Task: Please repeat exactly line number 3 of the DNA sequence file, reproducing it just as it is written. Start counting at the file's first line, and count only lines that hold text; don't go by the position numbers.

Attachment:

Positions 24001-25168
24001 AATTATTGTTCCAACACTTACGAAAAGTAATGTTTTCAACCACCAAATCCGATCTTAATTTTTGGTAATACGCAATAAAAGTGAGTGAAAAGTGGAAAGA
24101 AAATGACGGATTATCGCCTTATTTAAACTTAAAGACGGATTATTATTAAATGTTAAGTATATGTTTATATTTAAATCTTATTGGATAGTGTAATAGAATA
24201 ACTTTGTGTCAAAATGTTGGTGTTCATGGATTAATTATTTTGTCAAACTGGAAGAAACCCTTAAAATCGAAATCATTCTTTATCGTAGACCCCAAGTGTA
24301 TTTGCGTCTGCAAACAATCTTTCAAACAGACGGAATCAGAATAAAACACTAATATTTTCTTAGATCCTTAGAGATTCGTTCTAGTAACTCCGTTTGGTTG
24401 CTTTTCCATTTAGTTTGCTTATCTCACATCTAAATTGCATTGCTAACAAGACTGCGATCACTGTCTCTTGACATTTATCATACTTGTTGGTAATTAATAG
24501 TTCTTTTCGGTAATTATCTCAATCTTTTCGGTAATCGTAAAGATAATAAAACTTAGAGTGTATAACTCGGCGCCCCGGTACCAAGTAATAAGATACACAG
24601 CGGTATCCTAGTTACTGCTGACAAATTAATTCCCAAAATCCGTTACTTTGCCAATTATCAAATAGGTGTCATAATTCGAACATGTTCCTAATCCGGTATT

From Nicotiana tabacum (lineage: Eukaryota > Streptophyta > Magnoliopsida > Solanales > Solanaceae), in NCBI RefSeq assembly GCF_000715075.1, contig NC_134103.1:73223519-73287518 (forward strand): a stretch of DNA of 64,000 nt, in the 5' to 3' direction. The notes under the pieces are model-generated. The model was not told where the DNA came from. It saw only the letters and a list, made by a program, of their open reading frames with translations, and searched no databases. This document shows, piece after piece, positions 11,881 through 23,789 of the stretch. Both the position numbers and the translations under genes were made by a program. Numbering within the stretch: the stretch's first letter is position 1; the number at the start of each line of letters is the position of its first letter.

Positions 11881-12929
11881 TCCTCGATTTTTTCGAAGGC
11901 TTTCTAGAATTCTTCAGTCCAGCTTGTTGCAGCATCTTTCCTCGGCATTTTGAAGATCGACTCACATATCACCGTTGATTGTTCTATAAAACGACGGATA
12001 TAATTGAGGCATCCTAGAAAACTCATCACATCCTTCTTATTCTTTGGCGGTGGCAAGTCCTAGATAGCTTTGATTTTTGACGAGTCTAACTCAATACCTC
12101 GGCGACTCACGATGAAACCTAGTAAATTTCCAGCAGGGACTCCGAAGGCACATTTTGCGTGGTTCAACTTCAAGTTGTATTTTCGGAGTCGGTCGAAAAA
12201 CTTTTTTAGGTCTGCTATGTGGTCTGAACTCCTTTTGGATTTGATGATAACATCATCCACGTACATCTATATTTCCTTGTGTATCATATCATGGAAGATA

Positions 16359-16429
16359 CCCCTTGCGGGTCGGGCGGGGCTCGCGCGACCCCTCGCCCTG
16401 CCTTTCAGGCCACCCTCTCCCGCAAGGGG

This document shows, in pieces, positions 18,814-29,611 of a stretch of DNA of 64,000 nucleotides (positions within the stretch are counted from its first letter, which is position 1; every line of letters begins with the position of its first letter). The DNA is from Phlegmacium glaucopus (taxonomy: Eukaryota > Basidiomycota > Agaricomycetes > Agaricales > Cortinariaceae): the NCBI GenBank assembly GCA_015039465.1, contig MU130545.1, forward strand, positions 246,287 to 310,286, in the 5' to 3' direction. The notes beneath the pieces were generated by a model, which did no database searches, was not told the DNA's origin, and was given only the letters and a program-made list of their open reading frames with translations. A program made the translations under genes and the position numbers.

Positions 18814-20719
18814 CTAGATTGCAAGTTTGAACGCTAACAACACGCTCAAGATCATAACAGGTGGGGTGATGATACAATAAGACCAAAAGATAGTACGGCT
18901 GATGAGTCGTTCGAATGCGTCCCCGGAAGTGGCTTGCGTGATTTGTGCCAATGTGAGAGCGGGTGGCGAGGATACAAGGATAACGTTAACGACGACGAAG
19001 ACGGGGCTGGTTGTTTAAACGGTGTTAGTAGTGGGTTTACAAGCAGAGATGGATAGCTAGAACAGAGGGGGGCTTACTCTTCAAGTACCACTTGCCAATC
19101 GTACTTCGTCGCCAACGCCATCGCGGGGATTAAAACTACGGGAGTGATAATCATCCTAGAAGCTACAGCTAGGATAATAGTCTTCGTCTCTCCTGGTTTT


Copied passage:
24101 AAATGACGGATTATCGCCTTATTTAAACTTAAAGACGGATTATTATTAAATGTTAAGTATATGTTTATATTTAAATCTTATTGGATAGTGTAATAGAATA